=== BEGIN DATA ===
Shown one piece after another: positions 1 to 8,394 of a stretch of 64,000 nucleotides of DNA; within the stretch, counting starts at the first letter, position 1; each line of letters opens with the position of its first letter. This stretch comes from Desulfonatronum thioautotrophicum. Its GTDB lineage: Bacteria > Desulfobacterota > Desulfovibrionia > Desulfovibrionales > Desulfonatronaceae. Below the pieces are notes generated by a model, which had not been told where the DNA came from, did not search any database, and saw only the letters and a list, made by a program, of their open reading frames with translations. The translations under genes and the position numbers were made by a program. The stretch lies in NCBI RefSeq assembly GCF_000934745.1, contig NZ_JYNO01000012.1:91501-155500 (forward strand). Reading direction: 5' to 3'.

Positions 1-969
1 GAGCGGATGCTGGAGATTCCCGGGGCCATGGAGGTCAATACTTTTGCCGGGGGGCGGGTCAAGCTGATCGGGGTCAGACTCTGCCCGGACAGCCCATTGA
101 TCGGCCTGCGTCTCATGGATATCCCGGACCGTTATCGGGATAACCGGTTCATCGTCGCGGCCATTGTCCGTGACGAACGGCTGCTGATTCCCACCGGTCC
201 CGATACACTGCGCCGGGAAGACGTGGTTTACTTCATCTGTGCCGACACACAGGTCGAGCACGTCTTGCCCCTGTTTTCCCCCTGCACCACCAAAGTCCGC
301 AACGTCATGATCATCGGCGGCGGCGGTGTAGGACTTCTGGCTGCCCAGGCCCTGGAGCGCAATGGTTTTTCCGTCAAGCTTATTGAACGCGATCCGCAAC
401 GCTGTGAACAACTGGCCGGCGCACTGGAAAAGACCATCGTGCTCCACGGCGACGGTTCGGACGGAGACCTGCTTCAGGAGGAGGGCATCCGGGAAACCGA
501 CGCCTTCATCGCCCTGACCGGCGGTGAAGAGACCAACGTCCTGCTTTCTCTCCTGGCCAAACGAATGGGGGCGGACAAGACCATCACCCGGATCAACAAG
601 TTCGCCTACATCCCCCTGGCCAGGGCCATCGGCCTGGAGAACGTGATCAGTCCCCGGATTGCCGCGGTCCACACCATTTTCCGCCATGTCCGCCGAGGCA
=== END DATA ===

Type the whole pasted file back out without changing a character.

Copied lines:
Shown one piece after another: positions 1 to 8,394 of a stretch of 64,000 nucleotides of DNA; within the stretch, counting starts at the first letter, position 1; each line of letters opens with the position of its first letter. This stretch comes from Desulfonatronum thioautotrophicum. Its GTDB lineage: Bacteria > Desulfobacterota > Desulfovibrionia > Desulfovibrionales > Desulfonatronaceae. Below the pieces are notes generated by a model, which had not been told where the DNA came from, did not search any database, and saw only the letters and a list, made by a program, of their open reading frames with translations. The translations under genes and the position numbers were made by a program. The stretch lies in NCBI RefSeq assembly GCF_000934745.1, contig NZ_JYNO01000012.1:91501-155500 (forward strand). Reading direction: 5' to 3'.

Positions 1-969
1 GAGCGGATGCTGGAGATTCCCGGGGCCATGGAGGTCAATACTTTTGCCGGGGGGCGGGTCAAGCTGATCGGGGTCAGACTCTGCCCGGACAGCCCATTGA
101 TCGGCCTGCGTCTCATGGATATCCCGGACCGTTATCGGGATAACCGGTTCATCGTCGCGGCCATTGTCCGTGACGAACGGCTGCTGATTCCCACCGGTCC
201 CGATACACTGCGCCGGGAAGACGTGGTTTACTTCATCTGTGCCGACACACAGGTCGAGCACGTCTTGCCCCTGTTTTCCCCCTGCACCACCAAAGTCCGC
301 AACGTCATGATCATCGGCGGCGGCGGTGTAGGACTTCTGGCTGCCCAGGCCCTGGAGCGCAATGGTTTTTCCGTCAAGCTTATTGAACGCGATCCGCAAC
401 GCTGTGAACAACTGGCCGGCGCACTGGAAAAGACCATCGTGCTCCACGGCGACGGTTCGGACGGAGACCTGCTTCAGGAGGAGGGCATCCGGGAAACCGA
501 CGCCTTCATCGCCCTGACCGGCGGTGAAGAGACCAACGTCCTGCTTTCTCTCCTGGCCAAACGAATGGGGGCGGACAAGACCATCACCCGGATCAACAAG
601 TTCGCCTACATCCCCCTGGCCAGGGCCATCGGCCTGGAGAACGTGATCAGTCCCCGGATTGCCGCGGTCCACACCATTTTCCGCCATGTCCGCCGAGGCA